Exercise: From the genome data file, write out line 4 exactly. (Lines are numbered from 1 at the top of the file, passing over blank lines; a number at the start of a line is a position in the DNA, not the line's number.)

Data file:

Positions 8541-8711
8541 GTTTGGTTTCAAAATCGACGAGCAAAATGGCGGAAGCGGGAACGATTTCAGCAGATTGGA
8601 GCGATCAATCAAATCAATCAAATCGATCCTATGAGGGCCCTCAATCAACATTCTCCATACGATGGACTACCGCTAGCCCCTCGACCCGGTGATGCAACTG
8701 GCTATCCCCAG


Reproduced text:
8701 GCTATCCCCAG